Your board bring-up team is trying to verify the prototypes of a new product so it can move into manufacturing, but they’re stuck and it looks like the product’s going to be late to market. The team can’t perform its functional tests on the board’s serial interfaces like UART, SPI and I2C because the system’s functional software is not ready yet. It’s stuck in development.
Here’s are a few test methods that can un-stuck the board bring-up team. You can perform at-speed functional verification tests on the serial interfaces without – I repeat: without! – the system’s functional software.
With boundary-scan (JTAG) and an embedded instrument IP inserted into an on-board FPGA you don’t need the functional software to do your functional verification tests.
First, you might want to start with regular boundary-scan tests to eliminate problems with at the physical or structural level of the board. Boundary scan will let you know about any shorts and opens on the interfaces and interconnects, plus it will verify the electrical connectivity on the interfaces. Beyond the physical level, you’ll want to do at-speed functional tests. For these you’ll need the FPGA-inserted embedded instrument IP. Specifically, you’ll need a communications master for the interface you’re testing, like a UART master, for example.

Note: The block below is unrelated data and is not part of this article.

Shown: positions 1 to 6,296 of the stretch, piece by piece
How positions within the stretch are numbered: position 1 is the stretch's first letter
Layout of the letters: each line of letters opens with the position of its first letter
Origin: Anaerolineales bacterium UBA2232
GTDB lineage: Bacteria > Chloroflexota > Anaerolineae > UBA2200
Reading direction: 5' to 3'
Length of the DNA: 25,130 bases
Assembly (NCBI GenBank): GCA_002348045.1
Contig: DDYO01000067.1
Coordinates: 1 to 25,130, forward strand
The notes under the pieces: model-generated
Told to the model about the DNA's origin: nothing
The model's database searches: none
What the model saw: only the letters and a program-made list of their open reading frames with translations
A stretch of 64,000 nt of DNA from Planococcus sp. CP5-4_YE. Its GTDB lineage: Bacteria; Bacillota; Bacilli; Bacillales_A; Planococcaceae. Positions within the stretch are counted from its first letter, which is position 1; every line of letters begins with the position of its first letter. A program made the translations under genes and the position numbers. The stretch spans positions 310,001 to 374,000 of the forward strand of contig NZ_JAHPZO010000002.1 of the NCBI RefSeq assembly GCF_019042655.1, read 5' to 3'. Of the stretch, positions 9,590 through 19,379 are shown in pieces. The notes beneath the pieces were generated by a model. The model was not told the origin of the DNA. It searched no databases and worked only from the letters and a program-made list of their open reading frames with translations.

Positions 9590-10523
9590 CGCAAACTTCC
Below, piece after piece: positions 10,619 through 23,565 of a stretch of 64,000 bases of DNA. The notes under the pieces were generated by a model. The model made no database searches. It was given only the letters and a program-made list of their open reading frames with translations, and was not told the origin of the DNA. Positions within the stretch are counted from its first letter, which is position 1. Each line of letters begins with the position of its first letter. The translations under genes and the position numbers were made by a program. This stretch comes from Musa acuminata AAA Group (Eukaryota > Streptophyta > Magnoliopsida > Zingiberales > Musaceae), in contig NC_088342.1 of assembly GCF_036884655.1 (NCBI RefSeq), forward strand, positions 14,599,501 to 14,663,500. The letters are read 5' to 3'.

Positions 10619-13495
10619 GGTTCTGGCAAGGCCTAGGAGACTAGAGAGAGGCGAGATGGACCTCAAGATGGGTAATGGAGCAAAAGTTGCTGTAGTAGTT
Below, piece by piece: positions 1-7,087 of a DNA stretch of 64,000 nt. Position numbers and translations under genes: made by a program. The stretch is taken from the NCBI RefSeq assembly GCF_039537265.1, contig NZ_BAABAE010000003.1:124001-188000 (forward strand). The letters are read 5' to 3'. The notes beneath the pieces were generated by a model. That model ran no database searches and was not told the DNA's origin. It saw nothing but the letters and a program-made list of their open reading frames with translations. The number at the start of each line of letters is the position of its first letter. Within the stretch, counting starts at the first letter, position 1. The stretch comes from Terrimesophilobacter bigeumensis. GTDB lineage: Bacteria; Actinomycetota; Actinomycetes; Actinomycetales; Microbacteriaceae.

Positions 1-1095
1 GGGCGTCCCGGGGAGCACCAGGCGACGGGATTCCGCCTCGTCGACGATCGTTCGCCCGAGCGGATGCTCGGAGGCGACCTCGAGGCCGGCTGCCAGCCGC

Another benefit of using an embedded instrument IP in an FPGA is you’ll be able to re-use the IP on other designs that have the same FPGA. It helps tremendously if the instrument is compatible with the IEEE 1687P Internal JTAG (IJTAG) standard because then you’ll be able to insert other IJTAG-compatible instruments into the FPGA to do other sorts of tests too.
Once you have the serial port’s communications master IP inserted into the FPGA, you can control it through an IJTAG tool like ScanWorks. (See the figure below.)
At-speed testing of a UART interface from an embedded instrument in an FPGA
The last step involves establishing some sort of transmit/receive communications originating in the FPGA and directed to the UART or other serial interface. A simple thing to do is to query the target device for its identification data like serial number, manufactured date or software version. If you get this information and it’s correct, the serial interface is working fine.
Of course, there’s a little more to this than I’ve outlined here. If you’re interested, we’ve just published an eBook on the topic. Check it out.